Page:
When it's time to set up your Mosquitto MQTT broker, you've got a few options to get sorted out before you are up and running. The easiest method is to use a pre-configured Docker image. You can also use your system's package manager to install Mosquitto. Or you can build Mosquitto from source, since it's an open-source project.
In this tutorial, find out how to use Docker to get Mosquitto up and running quickly. You can also find out how to install Mosquitto from the command line, just in case you don't use Docker.
Install Mosquitto MQTT Broker Using Docker
The Eclipse Mosquitto project provides a Docker image that you can use to get Mosquitto up and running quickly. The Docker image is based on Alpine Linux, so it's a small image. You can find the Docker image on Docker Hub.
A typical Docker command line to run Mosquitto looks like this:
Docker run -d --restart unless-stopped -p 1883:1883 -v /var/lib/mosquitto.conf:/mosquitto/config/mosquitto.conf eclipse-mosquitto
This will fire up a Mosquitto broker running on port 1883 with configuration files located in the /var/lib directory. It will also request that Docker keep the container running unless you explicitly stop it.
Install Mosquitto MQTT Broker Using the Command Line on Linux
If you don't use Docker, you can install Mosquitto using your system's package manager. For example, on Ubuntu, you can install Mosquitto using the following command:
sudo apt-get install mosquitto
On Redhat based linux, you can install Mosquitto using the following command:
sudo yum install mosquitto
After Mosquitto is installed, you can configure it by editing the /etc/mosquitto/mosquitto.conf file. You can also use the mosquitto_passwd utility to create a password file for your broker.
One of the advantages of installing Mosquitto this way is that you get immediate access to the other Mosquitto command lines tools, such as mosquitto_sub and mosquitto_pub.
Mosquitto Command Line Tools
Mosquitto comes with 2 excellent command line tools: mosquitto_sub and mosquitto_pub. These tools allow you to subscribe to and publish messages to topics. They are very useful for testing your MQTT broker and for debugging your MQTT clients.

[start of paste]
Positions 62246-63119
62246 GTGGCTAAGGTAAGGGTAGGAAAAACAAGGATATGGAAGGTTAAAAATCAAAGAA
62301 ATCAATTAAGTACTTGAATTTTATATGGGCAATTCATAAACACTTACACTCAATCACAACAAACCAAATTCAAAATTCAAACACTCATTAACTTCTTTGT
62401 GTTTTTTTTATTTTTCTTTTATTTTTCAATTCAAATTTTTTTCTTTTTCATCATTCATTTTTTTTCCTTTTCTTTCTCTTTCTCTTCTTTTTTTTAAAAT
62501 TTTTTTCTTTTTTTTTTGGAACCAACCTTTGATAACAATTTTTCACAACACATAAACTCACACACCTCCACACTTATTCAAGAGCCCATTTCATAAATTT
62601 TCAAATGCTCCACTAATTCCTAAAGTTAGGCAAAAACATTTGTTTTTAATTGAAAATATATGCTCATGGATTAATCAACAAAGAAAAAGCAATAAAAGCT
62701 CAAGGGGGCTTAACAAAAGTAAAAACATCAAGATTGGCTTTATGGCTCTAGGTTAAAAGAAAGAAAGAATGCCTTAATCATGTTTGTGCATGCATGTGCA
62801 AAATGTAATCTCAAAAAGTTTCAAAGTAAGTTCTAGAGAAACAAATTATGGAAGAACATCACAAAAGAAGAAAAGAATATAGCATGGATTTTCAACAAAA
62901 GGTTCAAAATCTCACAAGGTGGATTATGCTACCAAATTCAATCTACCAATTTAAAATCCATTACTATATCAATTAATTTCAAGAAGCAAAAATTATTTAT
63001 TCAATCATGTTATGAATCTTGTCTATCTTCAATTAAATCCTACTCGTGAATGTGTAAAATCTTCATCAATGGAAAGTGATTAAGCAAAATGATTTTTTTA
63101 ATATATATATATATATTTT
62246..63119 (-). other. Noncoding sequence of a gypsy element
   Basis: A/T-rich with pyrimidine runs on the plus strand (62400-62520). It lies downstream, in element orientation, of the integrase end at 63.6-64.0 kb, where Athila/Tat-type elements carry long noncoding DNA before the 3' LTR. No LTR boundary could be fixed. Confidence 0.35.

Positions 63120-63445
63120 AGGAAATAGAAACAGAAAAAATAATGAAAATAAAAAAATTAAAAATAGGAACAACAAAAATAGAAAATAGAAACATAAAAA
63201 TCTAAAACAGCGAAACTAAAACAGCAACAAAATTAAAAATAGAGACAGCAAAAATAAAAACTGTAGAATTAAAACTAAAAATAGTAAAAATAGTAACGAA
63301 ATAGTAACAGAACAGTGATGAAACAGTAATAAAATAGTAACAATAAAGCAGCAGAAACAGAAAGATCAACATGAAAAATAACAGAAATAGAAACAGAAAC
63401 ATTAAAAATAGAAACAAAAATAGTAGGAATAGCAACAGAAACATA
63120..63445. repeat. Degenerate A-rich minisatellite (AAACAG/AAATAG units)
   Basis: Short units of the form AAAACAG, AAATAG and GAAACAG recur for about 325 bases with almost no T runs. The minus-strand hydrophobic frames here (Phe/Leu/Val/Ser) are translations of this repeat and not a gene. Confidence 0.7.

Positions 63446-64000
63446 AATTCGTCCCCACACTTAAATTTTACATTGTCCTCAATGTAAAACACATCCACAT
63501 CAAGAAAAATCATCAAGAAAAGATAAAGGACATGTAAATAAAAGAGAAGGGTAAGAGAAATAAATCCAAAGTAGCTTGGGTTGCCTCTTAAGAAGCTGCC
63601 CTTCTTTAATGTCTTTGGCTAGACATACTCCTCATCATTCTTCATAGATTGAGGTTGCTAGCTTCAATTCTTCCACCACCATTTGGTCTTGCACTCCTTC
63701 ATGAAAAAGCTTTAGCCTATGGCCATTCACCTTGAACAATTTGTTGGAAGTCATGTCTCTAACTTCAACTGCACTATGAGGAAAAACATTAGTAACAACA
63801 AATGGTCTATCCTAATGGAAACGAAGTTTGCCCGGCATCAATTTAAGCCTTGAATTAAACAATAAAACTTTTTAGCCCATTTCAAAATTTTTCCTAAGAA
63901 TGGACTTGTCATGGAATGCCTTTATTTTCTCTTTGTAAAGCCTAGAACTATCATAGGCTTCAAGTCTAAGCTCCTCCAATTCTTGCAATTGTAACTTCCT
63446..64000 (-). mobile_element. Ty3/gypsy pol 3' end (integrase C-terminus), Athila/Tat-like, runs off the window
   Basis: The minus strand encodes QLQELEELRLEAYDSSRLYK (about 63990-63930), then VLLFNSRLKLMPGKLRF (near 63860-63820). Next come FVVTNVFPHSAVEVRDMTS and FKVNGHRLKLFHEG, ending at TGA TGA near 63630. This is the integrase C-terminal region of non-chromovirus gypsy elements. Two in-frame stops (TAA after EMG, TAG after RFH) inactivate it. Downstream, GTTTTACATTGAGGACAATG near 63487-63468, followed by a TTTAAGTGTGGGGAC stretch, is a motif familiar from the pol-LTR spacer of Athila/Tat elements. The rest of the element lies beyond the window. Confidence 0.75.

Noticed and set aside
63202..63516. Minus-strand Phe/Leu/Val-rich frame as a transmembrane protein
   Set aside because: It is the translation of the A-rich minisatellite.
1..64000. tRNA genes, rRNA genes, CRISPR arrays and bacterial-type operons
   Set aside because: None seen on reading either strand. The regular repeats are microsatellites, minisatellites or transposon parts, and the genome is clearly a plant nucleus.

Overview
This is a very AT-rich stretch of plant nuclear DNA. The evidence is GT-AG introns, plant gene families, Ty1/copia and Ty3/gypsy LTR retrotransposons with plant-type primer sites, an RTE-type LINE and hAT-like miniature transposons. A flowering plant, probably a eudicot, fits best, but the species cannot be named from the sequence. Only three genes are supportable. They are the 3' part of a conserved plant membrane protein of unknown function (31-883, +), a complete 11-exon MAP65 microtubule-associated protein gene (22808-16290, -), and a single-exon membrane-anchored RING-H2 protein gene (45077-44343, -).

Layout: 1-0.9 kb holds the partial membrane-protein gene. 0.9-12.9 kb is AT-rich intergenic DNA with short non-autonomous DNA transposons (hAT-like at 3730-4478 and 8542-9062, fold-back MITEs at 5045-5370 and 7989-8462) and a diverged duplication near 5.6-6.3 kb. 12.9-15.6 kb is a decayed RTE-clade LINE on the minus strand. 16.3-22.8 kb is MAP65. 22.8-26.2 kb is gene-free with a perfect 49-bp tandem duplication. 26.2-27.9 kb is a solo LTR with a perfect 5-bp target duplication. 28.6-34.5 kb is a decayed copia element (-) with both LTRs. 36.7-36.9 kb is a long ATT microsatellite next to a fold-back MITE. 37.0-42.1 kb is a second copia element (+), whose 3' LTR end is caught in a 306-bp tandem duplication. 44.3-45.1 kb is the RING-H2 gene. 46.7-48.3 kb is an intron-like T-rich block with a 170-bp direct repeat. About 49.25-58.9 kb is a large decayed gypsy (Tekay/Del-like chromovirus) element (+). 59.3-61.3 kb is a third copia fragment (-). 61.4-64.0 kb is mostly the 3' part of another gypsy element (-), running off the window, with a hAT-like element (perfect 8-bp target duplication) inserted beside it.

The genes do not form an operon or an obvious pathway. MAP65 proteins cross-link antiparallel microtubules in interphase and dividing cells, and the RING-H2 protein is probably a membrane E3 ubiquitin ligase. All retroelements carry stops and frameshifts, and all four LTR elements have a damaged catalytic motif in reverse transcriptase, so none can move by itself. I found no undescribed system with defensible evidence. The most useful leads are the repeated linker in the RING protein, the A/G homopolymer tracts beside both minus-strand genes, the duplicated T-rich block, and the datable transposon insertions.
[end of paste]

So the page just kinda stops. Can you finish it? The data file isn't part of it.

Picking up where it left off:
Once you have installed Mosquitto, you can use these simple command line tools to test your MQTT installation.
For example, to subscribe to all topics on your MQTT broker, you can run the following command:
mosquitto_sub -h localhost -t '#'
To publish a single message to a topic, you can run the following command:
mosquitto_pub -h localhost -t 'test/topic' -m 'Hello World!'
You also might want to make sure that Mosquitto is enabled in your system startup manager. If you use systemd, you can enable Mosquitto using the following command:
sudo systemctl enable mosquitto
Install Mosquitto MQTT Broker on Windows
If you are running your MQTT broker on a windows host, then you need to download and run the Windows installer. You can download the installer from the Mosquitto website.
Keep in mind that it is a bad idea to reboot your MQTT broker often. If you reboot your MQTT broker, then all of your MQTT clients will need to reconnect to the broker. This can cause a lot of problems for your MQTT clients. Some clients handle broker disconnects without a problem, but others can get into a bad state if they lose their connection to the broker.
This is why it's a good idea to run your MQTT broker on a dedicated host. If you run your MQTT broker on a host that is also running other home automation services, then when you reboot the host, your MQTT broker goes down for a while. A dedicated home automation server is a good place to install your MQTT broker.
Alternative MQTT Broker: HiveMQ-CE
Bonus section! If you want to try out a different MQTT broker, you can install HiveMQ-CE. HiveMQ-CE is a free and open source MQTT broker that is very similar to Mosquitto. It is also very easy to install and run.
We installed the HiveMQ-CE Docker container on a clean Ubuntu 20.04 machine with the following line:
Docker run --name hivemq-ce -d -p 1883:1883 hivemq/hivemq-ce
Docker pulled the newest image, fired up a container, and started the HiveMQ-CE broker. It was up and running in a few seconds. We were then able to subscribe to topics and publish to those topics without any problems.
As we've mentioned before, Mosquitto and HiveMQ-CE are very similar. It's a good idea to try out both of them to see which one you like better.
After You Install Mosquitto: Use MQTT to Connect Devices
Now that you have a Mosquitto broker up and running, you can start using MQTT to connect your home automation devices. You can also use MQTT to connect your home automation software to other home automation software. For example, you can use MQTT to connect Home Assistant to Node-RED.
You also might be interested in connecting to your MQTT broker from the internet. With a simple port forward you can expose your MQTT broker to the internet. Just be sure that you have, at a minimum, a strong password on your MQTT broker. You can also use a VPN to connect to your MQTT broker from the internet.
As you build out your home automation server, you will find that you lean on MQTT more and more to get data from one place to another. MQTT is a great way to connect your home automation devices and software together.